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Polar Observations Change Perception Regarding Location of Substorm Onset

L. A. Frank and J. B. Sigwarth, Findings concerning the positions of substorm onsets with auroral images from the Polar spacecraft, J. Geophys. Res., 105, 12,747-12,761, 2000.

High resolution auroral images from the VIS cameras. The images acquired with the VIS allow location of the auroral ignition or "onset" region to within 20 km in the ionosphere.

Illustration of the earth and the possible location for the auroral substorm onset.

VIS images documenting the first glimmers of auroral brightenings define the footpoint of the local time and latitude associated with the substorm onset region.

For the Sept. 4, 1996 event, tracing back along the magnetic field direction pinpoints the ignition or "onset" location in the ring current region just beyond geosynchronous altitudes and inside the near Earth plasma sheet. This, and other events analyzed by Frank et al. [2001] are consistent with a substorm onset location between 5 and 10 RE.

There is a long running debate in space physics as to the location and responsible mechanism for the auroral substorm ignition or onset.

One long-held idea is that the onset of magnetic reconnection in the magnetotail (Near Earth Neutral Line model) between 20 and 30 RE initiates auroral substorms.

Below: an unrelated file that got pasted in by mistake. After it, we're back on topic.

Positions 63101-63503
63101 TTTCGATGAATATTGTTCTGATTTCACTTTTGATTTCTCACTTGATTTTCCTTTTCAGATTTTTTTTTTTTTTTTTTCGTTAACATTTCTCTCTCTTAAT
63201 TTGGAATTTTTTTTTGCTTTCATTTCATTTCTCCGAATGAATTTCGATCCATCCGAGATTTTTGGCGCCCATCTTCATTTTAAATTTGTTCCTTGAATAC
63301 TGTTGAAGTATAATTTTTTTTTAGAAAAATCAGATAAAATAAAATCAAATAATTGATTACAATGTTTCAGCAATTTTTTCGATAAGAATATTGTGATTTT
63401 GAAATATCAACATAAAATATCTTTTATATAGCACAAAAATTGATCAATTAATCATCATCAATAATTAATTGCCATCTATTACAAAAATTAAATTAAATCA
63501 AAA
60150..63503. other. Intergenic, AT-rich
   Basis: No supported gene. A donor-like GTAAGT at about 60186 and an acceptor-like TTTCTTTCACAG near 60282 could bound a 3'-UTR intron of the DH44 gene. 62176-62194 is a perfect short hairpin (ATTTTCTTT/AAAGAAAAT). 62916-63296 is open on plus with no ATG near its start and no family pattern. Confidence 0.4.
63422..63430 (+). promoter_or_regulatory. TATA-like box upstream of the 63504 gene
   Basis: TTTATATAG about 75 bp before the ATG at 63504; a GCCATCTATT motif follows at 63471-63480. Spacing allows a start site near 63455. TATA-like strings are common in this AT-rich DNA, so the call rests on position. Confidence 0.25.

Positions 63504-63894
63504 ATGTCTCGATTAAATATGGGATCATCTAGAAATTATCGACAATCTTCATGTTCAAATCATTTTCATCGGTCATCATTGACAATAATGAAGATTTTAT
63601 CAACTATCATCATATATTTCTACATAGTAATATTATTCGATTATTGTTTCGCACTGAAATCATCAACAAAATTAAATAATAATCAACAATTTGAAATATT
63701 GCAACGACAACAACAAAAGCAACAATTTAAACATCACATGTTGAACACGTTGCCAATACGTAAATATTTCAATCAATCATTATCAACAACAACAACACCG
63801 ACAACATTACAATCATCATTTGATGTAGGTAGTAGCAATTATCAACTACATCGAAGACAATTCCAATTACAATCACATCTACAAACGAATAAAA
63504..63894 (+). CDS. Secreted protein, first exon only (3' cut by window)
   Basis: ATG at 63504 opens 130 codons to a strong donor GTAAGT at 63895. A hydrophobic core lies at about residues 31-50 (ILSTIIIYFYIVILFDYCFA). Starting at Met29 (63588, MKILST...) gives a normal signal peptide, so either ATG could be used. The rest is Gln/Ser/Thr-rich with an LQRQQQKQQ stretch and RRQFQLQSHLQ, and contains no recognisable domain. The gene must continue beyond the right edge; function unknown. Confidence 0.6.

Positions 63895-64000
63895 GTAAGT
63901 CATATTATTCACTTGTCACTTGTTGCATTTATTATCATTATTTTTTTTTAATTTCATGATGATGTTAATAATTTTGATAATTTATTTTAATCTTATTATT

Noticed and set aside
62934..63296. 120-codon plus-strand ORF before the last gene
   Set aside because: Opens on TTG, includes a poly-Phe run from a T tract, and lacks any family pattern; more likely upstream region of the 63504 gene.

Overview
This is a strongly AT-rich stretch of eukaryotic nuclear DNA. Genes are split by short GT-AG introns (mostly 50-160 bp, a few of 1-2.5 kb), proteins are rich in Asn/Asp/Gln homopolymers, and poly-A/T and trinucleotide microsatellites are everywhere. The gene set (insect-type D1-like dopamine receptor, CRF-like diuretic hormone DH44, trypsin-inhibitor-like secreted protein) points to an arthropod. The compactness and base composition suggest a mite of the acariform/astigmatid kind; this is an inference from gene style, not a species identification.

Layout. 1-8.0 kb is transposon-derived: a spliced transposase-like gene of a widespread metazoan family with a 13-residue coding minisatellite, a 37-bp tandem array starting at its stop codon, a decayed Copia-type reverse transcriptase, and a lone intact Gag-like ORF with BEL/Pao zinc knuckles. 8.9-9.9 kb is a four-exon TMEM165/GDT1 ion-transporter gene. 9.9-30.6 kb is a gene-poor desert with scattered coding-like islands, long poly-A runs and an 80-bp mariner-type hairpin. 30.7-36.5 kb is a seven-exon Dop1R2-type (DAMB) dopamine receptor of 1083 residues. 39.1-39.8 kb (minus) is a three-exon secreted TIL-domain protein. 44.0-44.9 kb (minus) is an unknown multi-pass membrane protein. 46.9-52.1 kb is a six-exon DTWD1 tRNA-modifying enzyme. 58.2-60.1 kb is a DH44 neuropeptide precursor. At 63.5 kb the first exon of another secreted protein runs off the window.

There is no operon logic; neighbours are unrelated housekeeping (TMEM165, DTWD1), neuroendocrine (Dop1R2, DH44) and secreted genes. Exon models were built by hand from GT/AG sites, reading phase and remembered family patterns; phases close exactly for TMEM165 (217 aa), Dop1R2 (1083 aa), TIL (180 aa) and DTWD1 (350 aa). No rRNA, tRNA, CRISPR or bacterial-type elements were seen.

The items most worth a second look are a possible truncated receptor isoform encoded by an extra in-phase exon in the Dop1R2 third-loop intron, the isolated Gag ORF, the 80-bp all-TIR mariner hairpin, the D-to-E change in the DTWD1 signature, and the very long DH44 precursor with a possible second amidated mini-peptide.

The competing theory is that an instability occurs in the near Earth plasma sheet at distances of 6 -10 RE. Several current driven or ballooning mode instability mechanisms have been proposed and studied extensively.

The critical region for reconciling the two pictures is the transition at 6-15 RE where the field changes from dipolar to tail-like and plasma pressure gradients are largest.

The present observations support the new perception that the substorm trigger region is between 6 and 10 RE.

Future spacecraft conjunctions in the critical regions (Polar and Geotail in the transition region, Cluster farther down the tail)will provide the best opportunities for completing a full substorm theory.

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